Book Review by Sapphire Ng
The Freelancer's Bible: Everything You Need to Know to Have the Career of Your Dreams - On Your Terms
by Sara Horowitz
Workman Publishing Company
Copyright October 2012
Paperback, 496 pages
The Freelancer's Bible strategically positions freelancers on the road to success by coaching aspiring freelancers to handle their careers like the CEO of a company would. The book contains strategies and tools that equip the reader with a mindset effectively poised for performance and accomplishment by tackling the career of freelancing with regards to both short-term and long-term sustainability.
Autonomous freelancers will appreciate the approach and format of the book as it is highly conducive to enhancing the problem solving skills of the freelancer – by stimulating thinking, encouraging brainstorming, building the ability to assess various situations freelancing could entail and to come up with answers to important questions.
This incredibly hands-on book strives to plant ideas, possibilities and alternatives that would only benefit the freelancer and increase his or her versatility and adaptability to inevitable changes within the freelance industry. Concrete guidance is also provided for setting milestones and professional boundaries, for regularly reviewing results on a timely basis and to objectively evaluate financial status at different points in one's career.
Horowitz has packed The Freelancer's Bible with scenarios, questions, worksheets and numerical lists which adds interactivity into the reading process and promotes reader participation. With scenarios concisely articulated and systematically listed, the reader can easily identify the category to which he or she falls into and refer to the suggested solutions. An instance would be the freelancer finding himself needing to work long hours and cutting costs but still barely meeting expenses. The proposed recommendations include to track time spent on tasks in order to ensure an accurate time/price ratio, to raise rates to increase the freelancer's perceived value, and to study the ways successful and veteran freelancers package and market themselves.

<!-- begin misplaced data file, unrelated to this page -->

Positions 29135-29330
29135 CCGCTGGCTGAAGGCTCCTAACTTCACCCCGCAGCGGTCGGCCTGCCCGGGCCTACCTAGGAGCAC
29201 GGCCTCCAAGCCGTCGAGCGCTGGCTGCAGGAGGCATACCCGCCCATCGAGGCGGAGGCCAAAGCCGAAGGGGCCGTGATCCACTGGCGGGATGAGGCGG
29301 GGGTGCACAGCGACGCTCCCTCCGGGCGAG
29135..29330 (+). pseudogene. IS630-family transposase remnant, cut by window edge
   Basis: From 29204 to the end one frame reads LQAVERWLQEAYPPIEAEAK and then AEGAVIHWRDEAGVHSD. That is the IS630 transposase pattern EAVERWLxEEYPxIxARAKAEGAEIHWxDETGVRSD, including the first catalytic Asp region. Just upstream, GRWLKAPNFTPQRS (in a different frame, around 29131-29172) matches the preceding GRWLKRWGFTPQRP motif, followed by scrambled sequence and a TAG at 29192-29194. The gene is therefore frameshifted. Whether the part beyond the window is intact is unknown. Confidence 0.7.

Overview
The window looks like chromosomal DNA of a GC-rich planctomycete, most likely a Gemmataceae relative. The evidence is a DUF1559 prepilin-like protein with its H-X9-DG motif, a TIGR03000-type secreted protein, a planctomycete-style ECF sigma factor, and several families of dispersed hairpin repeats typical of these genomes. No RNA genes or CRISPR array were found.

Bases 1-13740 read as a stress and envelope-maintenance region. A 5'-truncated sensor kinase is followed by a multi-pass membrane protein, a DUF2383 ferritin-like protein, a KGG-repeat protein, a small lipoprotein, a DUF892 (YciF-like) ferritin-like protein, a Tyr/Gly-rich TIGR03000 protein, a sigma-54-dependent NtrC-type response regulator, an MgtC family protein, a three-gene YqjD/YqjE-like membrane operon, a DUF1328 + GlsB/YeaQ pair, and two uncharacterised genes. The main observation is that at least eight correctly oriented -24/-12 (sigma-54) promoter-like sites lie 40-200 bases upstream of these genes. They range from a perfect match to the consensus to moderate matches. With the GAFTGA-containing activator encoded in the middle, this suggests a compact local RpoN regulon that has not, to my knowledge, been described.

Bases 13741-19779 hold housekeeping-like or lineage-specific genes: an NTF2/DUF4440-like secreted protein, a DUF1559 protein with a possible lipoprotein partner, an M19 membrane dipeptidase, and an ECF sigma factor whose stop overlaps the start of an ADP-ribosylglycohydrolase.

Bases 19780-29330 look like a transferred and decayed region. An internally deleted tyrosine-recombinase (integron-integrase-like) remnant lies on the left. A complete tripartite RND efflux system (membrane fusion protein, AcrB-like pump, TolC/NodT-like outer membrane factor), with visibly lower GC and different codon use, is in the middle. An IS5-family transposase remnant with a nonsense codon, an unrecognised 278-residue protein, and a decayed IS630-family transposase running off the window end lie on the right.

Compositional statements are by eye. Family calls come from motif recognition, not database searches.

Important frameworks are also provided in the book which supply guidelines for, for example structuring a four-level freelance portfolio, rebalancing the portfolio, constructing contracts, handling intellectual property matters, and assessing situations where engaging the services of virtual assistants or utilizing time tracking softwares or subcontracting could be the apt solution to the specific problem. Substantial information is similarly included that covers areas including business structure, tax, insurance, marketing, retirement planning and more.
And the book does not stop there. Horowitz goes the extra mile to cover statistics and data such as workplace misclassifications freelancers could be vulnerable to, the effect of deadbeat clients on freelancers and the state of the freelance economy.
Freelancers rights is a crucial theme that runs through the entire book and which aptly ties in with the fact that Horowitz is both the founder of Freelancers Union and the owner of Freelancers Insurance Company. This theme is similarly weaved into the book in creative ways as manifested with the “Advocacy Alert” sections, and the freelancer bill of rights which concludes the book.
Disclaimer: I am not affiliated to the publisher nor the authors of the book. This book review is the result of my personal reading and honest opinion.